In the ‘off’ state, when there is no voltage applied between the substrates, the LC molecules are twisted between the surfaces of the device. The polarized light incident on the panel undergoes a polarization transformation. After passing through the device, the light emerges from the device with an elliptic polarization. In the ‘on’ state, the long axis of LC molecules apart from a very thin layer of the LC molecules next to the substrate surface reorients to be parallel to the electric field, and the rotation of the linear polarization direction no longer exists. Therefore, the light is blocked by the polarization analyzer after passing through the LC layer. Due to the strong anchoring of the LC molecules near the substrate surface, the LC molecules are re-established to a 90° twist, and the light is transmitted again when the electric field is not withdrawn. With variation of the amplitude of the applied voltage, the orientation of the polarization of light is altered. Therefore, an analyzer in the reflected beam can control the amplitude of the reflected light.
For phase-only operation, the analyzer and polarizer must be removed because the ‘wave guiding’ of the polarization direction is incomplete (even in the off-state). Then, polarization crossover occurs50 (i.e., double refraction) when an incoming linearly polarized light beam splits into two beams (an ordinary beam and an extraordinary beam) on entering the LC medium. Each beam suffers different phase retardation. In either case, the pixels are not characterized by a small step of phase retardation as is required for real-time holography. A polarizing filter can be used on the output beam to remove one polarization state of the output light; however, in general, this process seriously reduces the efficiency. This polarization crossover results in the modulation of both the phase and the polarization, which makes the TN electro-optic effect more complicated to use for precise phase-only holography, where each pixel is assigned a single value of phase.
In a VAN device, the dielectric anisotropy of the LC is negative. The incident linear polarization is set at 45° with respect to the orientation of the LC materials, and the analyzer is oriented at 90° with respect to the polarizer. The preferred direction of LC molecules is aligned perpendicular to the surface of the alignment layer and results in no rotation of the polarization. With crossed polarizers, a wide wavelength range of the light is completely blocked, resulting in a dark ‘black level’ and therefore high contrast ratio (Figure 5). Thus, the VAN is widely used in displays. However, this is no advantage in phase-only LCOS devices because the contrast ratio can be achieved depending on the phase modulation of the incident light. Furthermore, the magnitude of dielectric anisotropy is usually smaller for the negative ones than that of the positive ones. Therefore, a phase-only LCOS device using a VAN configuration will have a slow response time and a high threshold voltage.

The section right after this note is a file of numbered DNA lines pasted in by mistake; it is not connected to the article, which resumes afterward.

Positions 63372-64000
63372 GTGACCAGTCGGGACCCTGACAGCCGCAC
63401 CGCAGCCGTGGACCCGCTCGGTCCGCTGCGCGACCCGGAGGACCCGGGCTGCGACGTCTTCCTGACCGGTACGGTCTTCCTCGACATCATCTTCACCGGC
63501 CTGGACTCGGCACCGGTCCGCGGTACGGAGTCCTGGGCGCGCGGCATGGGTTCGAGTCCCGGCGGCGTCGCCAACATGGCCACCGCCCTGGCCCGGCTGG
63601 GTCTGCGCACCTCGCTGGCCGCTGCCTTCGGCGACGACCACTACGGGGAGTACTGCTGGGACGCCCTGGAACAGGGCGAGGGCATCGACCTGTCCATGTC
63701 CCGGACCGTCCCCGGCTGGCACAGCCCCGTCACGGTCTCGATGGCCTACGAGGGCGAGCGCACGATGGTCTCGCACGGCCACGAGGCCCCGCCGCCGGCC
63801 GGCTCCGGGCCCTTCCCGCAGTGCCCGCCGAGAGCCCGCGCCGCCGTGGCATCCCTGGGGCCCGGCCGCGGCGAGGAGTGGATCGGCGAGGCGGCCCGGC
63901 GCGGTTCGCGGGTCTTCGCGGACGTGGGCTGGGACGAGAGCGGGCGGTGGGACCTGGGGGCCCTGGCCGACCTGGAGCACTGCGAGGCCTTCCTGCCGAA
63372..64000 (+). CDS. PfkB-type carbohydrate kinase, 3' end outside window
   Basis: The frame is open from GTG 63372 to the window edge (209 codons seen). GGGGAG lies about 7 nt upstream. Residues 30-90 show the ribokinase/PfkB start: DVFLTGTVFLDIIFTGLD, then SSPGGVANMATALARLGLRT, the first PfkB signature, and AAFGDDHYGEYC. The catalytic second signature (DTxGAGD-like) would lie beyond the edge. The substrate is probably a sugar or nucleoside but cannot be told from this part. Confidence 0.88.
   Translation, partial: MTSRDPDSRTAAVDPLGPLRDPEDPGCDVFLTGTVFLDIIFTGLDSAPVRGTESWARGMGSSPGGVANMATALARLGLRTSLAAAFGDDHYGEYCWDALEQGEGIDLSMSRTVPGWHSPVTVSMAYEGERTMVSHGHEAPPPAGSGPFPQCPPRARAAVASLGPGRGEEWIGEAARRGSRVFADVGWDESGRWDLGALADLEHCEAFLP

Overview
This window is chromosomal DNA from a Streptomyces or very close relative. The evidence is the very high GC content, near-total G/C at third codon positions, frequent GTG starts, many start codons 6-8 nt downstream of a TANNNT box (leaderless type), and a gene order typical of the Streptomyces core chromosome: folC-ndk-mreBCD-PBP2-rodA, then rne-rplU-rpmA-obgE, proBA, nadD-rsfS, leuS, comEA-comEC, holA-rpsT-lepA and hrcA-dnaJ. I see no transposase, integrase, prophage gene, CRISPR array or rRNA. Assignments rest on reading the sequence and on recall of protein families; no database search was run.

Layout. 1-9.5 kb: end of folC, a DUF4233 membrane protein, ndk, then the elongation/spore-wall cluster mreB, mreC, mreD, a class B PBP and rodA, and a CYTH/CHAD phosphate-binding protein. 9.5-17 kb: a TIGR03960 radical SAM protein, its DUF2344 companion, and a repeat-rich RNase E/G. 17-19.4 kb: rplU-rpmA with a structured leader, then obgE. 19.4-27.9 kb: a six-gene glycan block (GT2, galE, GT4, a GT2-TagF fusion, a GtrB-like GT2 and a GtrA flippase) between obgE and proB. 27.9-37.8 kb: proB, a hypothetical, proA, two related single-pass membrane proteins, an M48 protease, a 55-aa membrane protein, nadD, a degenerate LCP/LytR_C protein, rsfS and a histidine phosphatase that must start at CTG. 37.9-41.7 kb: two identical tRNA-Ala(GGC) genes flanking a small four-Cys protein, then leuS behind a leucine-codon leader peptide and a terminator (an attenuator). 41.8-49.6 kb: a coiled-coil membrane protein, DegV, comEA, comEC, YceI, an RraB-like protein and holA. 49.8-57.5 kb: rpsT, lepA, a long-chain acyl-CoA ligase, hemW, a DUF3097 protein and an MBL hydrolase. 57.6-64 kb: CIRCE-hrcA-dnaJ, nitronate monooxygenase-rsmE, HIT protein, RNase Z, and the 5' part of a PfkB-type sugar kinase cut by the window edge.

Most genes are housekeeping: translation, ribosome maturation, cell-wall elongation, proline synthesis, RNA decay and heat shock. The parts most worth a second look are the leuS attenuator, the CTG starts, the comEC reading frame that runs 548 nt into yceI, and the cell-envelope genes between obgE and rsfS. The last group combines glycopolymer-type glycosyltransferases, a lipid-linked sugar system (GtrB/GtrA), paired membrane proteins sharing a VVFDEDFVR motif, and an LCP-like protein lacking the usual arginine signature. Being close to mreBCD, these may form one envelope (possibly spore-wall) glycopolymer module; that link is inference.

A nematic LC with a positive dielectric anisotropy is used such that when an electric field is applied, the ‘n’ director switches from planar (almost) to homeotropic51 (see Figure 6). If the polarization direction of the incident light is aligned with the initial ‘n’ director, this electro-optic switching accesses almost the complete range of refractive indices from ne to no continuously as the analog voltage level is increased. In the ECB effect, the LC has a uniform planar alignment along the y-axis with molecules close to the surface creating a small tilt angle with the surface. The small tilt angle is necessary to prevent reverse tilt switching;52 however, the pre-tilt angle should be as small as possible to maximize the depth of phase modulation. In practice, a 2° surface pre-tilt is obtained by rubbing the polyimide alignment layer on both the glass cover and silicon backplane substrates in a nematic LCOS device.53 Moreover, no polarization crossover occurs due to double refraction. This effect is therefore highly suitable for phase-only light modulation.
The drawback of the ECB effect for phase-only LCOS devices is the unwanted backflow of LC molecules during the switching.54 Let us consider an LC being switched on and off by applying an electric field (Figure 6). The molecules in the mid-layer have a torque-like force causing a backflow of the material and rotating them through a large angle back to their original state. The backflow can slow down the electro-optic switching, especially in the thicker cells (see the section on ‘Requirements for the device and response time’ for details) as required for operation in telecommunications because of the longer wavelength in use in C-band infrared optical communications.55,56 The effect is always accompanied by a macroscopic flow of the nematic LC (backflow). When the applied voltage is switched off, the relaxation of the mid-layer molecules is forced to the opposite direction by the molecules next to the surface. An asymmetric torque occurs between the mid-layer part and the surfaces. Thus, the LC response time in relaxation is delayed.